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Calling Kentucky teachers: Enhance Holocaust education through UK-led initiative

By Lindsey Piercy 

LEXINGTON, Ky. (Jan. 10, 2023)  Teachers across the Commonwealth have the opportunity to enhance K-12 Holocaust education through a University of Kentucky-led training initiative.

Educators can register for online and in-person Holocaust education workshops, offered from late January through early June of 2023.

Funded by a grant from the Jewish Heritage Fund, the UK-JHF Holocaust Education Initiative creates opportunities for interdisciplinary content sharing, pedagogical training and collaborative planning.

The program, launched last May by Jewish Studies in the UK College of Arts and Sciences, aims to empower Kentucky teachers to meet the challenges of state-mandated legislation. In 2018, the legislature passed the Ann Klein and Fred Gross Holocaust Education Act, which requires Holocaust education be taught in all middle and high schools.

Since 2021, faculty members in Jewish Studies and the UK College of Education have been collaborating with educators across the state to develop a series of workshops specifically focused on Kentucky academic standards.

Recently, the program received an additional $400,000 in funding from the Jewish Heritage Fund — extending the project for at least another year. Using the funding, the UK-JHF Holocaust initiative will begin recruiting for a second round of teacher-leaders.

“We are absolutely thrilled to continue our work with teachers across the state on creating ethical, engaging Holocaust education curriculum,” Janice Fernheimer, co-director of the initiative, said. “Given the current public discourse, it is ever more important to help students understand the ways simple, everyday acts have the power to both contribute to and prevent horrific acts of genocide. Each of us can positively impact the world through how we speak to and treat others.”

“Teachers can expect to deepen their knowledge of one of the most harrowing and defining events in world history and to learn instructional approaches that engage students on the questions that still linger a century later," said Kathy Swan, professor in the Department of Curriculum and Instruction in the College of Education. "Pairing content expertise of the Jewish Studies program with the instructional expertise of the faculty in Teacher Education offers teachers a good foundation on how to approach hard history in an intellectually meaningful and grade-appropriate manner.”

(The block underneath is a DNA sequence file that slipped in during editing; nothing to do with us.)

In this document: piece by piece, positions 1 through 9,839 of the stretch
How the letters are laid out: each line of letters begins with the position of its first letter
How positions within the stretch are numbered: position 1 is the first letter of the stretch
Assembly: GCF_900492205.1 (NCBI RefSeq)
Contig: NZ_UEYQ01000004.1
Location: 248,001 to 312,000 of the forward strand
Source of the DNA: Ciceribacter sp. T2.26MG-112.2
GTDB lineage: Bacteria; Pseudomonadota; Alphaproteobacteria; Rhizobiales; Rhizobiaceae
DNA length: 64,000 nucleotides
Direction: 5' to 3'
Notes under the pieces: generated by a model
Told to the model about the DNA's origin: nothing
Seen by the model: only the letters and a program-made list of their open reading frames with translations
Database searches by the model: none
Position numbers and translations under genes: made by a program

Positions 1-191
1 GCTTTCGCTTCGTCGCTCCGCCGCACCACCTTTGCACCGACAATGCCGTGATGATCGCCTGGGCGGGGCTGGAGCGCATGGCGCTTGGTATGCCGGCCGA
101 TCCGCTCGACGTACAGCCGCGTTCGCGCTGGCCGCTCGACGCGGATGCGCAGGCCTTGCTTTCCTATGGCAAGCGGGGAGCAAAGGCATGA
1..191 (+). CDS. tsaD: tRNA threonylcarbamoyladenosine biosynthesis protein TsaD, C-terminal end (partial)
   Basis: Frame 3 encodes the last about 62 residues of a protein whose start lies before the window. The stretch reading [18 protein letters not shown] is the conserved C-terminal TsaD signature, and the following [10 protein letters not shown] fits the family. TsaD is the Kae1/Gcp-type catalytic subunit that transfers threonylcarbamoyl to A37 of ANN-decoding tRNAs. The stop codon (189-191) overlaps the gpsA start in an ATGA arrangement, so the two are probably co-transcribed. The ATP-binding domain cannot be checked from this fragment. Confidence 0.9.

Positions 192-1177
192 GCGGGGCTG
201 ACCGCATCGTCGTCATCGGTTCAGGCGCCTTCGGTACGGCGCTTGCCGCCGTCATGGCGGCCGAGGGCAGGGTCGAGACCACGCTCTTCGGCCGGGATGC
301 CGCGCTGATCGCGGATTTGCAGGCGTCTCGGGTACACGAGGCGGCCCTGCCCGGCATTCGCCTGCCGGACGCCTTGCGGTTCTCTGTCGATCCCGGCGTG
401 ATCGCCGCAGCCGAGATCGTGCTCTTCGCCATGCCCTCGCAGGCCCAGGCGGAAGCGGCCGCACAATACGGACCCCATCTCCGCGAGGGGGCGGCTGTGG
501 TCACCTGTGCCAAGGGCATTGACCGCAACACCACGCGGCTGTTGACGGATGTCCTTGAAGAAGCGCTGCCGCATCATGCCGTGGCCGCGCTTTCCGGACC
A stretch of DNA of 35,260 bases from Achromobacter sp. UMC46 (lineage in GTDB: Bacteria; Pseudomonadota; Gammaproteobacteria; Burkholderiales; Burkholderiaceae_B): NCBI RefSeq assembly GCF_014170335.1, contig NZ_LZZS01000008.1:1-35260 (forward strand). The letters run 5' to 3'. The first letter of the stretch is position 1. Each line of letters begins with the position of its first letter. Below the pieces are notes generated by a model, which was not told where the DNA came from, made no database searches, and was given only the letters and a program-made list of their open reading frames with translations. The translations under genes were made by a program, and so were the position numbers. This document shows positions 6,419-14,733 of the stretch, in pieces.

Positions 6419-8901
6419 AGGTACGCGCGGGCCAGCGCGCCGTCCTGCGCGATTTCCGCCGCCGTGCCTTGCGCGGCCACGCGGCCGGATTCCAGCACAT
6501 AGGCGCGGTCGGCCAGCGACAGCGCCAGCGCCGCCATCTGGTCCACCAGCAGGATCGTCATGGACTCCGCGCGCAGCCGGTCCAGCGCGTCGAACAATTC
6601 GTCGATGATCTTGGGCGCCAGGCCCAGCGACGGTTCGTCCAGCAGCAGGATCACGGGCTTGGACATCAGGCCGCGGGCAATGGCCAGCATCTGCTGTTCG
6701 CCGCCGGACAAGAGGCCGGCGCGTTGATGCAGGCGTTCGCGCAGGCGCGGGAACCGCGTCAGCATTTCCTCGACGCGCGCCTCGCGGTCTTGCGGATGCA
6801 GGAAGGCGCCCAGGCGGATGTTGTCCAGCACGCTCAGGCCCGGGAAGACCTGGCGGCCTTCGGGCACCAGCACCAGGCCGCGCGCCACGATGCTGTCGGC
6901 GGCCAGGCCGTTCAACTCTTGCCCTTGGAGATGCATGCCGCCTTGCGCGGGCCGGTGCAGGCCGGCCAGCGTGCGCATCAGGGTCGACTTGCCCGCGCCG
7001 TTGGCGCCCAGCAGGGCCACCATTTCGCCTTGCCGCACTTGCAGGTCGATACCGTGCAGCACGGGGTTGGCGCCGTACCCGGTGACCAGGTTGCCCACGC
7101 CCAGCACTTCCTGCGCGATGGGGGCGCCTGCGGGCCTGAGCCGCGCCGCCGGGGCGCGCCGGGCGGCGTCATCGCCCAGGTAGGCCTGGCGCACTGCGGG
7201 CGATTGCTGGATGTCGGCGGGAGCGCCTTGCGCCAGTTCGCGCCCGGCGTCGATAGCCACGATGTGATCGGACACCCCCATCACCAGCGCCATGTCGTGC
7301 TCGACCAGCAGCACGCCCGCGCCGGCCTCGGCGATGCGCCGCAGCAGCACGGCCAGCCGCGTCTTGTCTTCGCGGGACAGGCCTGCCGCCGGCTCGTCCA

The goals of the initiative are multi-layered — to recruit and train teachers to ethically educate about the Holocaust, create curricular materials that can be used by fellow educators and to share these materials on the UK Holocaust Education website.

The initiative also builds upon the university’s robust Jewish Studies program, which was first established as an interdisciplinary minor in 1996.

Kentucky teachers interested in participating in the program can find a calendar of events and registration links here. For additional information and questions, contact Karen Petrone or Janice Fernheimer.

The University of Kentucky is increasingly the first choice for students, faculty and staff to pursue their passions and their professional goals. In the last two years, Forbes has named UK among the best employers for diversity, and INSIGHT into Diversity recognized us as a Diversity Champion four years running. UK is ranked among the top 30 campuses in the nation for LGBTQ* inclusion and safety. UK has been judged a “Great College to Work for" three years in a row, and UK is among only 22 universities in the country on Forbes' list of "America's Best Employers."  We are ranked among the top 10 percent of public institutions for research expenditures — a tangible symbol of our breadth and depth as a university focused on discovery that changes lives and communities. And our patients know and appreciate the fact that UK HealthCare has been named the state’s top hospital for five straight years. Accolades and honors are great. But they are more important for what they represent: the idea that creating a community of belonging and commitment to excellence is how we honor our mission to be not simply the University of Kentucky, but the University for Kentucky.